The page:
Fear conditioning downregulates miR-138 expression in the hippocampus to facilitate the formation of fear memory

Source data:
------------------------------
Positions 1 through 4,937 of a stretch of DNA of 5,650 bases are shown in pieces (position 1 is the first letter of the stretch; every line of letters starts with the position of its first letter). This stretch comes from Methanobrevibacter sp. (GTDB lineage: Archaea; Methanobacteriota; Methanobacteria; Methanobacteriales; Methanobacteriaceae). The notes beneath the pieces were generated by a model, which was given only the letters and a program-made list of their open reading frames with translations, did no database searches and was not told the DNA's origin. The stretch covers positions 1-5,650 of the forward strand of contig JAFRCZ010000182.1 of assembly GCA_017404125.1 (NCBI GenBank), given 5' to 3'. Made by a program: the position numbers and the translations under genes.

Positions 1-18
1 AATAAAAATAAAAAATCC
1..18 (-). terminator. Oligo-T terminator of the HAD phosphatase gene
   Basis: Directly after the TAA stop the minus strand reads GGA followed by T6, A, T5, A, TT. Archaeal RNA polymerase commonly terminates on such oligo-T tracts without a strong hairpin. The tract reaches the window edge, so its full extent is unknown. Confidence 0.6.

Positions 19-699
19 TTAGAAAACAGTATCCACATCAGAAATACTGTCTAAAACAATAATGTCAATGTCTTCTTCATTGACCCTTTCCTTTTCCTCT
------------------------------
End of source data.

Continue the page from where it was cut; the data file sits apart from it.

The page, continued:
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Fear memory is important for the survival of animals and is associated with certain anxiety disorders, such as posttraumatic stress disorder. A thorough understanding of the molecular mechanisms of fear memory, especially associative fear memory, is imperative. MicroRNA-138 (miR-138) is a widely distributed microRNA in the brain and is locally enriched at synaptic sites. The role of miR-138 in the formation of fear memory is still largely unknown. In this study, a contextual fear conditioning (CFC) paradigm, bioinformatic methods, a luciferase assay, real-time PCR and western blot were used to evaluate the detailed effects of miR-138 on fear memory. We found that miR-138 transiently decreased in the dorsal hippocampus (DH) after CFC training. Upregulation or downregulation of miR-138 in the DH with miR-138 agomir or antagomir treatment significantly impaired or enhanced the formation of CFC memory, respectively. Moreover, the effects of miR-138 in the DH on the formation of CFC memory were achieved by changing the expression of the downstream target gene calpain 1 (Capn1). Taken together, both the in-vitro evidence and the in-vivo evidence presented in this study support the involvement of miR-138 in CFC memory formation, at least partly via the regulation of Capn1-mediated synaptic plasticity changes. Therapeutic use of miR-138/Capn1 is promising as an alternative option in the treatment of fear memory-related anxiety disorders.

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